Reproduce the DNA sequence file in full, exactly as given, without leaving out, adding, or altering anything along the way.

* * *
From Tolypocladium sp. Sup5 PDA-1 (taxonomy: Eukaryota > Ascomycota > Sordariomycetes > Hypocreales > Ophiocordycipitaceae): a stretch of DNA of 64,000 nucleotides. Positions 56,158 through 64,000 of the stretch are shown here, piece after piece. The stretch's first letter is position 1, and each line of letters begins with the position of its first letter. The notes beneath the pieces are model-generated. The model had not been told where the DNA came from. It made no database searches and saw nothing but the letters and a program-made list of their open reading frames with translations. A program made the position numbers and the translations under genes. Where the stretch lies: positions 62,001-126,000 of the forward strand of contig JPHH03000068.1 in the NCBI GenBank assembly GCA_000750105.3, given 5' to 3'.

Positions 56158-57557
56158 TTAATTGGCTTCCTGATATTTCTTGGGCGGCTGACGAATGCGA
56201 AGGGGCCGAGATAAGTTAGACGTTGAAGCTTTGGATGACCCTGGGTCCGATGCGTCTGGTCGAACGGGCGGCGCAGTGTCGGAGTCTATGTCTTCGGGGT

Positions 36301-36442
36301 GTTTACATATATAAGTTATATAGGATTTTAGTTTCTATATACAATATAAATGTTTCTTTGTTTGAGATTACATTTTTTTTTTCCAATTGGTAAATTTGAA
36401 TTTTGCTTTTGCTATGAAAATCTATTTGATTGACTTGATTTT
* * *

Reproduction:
From Tolypocladium sp. Sup5 PDA-1 (taxonomy: Eukaryota > Ascomycota > Sordariomycetes > Hypocreales > Ophiocordycipitaceae): a stretch of DNA of 64,000 nucleotides. Positions 56,158 through 64,000 of the stretch are shown here, piece after piece. The stretch's first letter is position 1, and each line of letters begins with the position of its first letter. The notes beneath the pieces are model-generated. The model had not been told where the DNA came from. It made no database searches and saw nothing but the letters and a program-made list of their open reading frames with translations. A program made the position numbers and the translations under genes. Where the stretch lies: positions 62,001-126,000 of the forward strand of contig JPHH03000068.1 in the NCBI GenBank assembly GCA_000750105.3, given 5' to 3'.

Positions 56158-57557
56158 TTAATTGGCTTCCTGATATTTCTTGGGCGGCTGACGAATGCGA
56201 AGGGGCCGAGATAAGTTAGACGTTGAAGCTTTGGATGACCCTGGGTCCGATGCGTCTGGTCGAACGGGCGGCGCAGTGTCGGAGTCTATGTCTTCGGGGT

Positions 36301-36442
36301 GTTTACATATATAAGTTATATAGGATTTTAGTTTCTATATACAATATAAATGTTTCTTTGTTTGAGATTACATTTTTTTTTTCCAATTGGTAAATTTGAA
36401 TTTTGCTTTTGCTATGAAAATCTATTTGATTGACTTGATTTT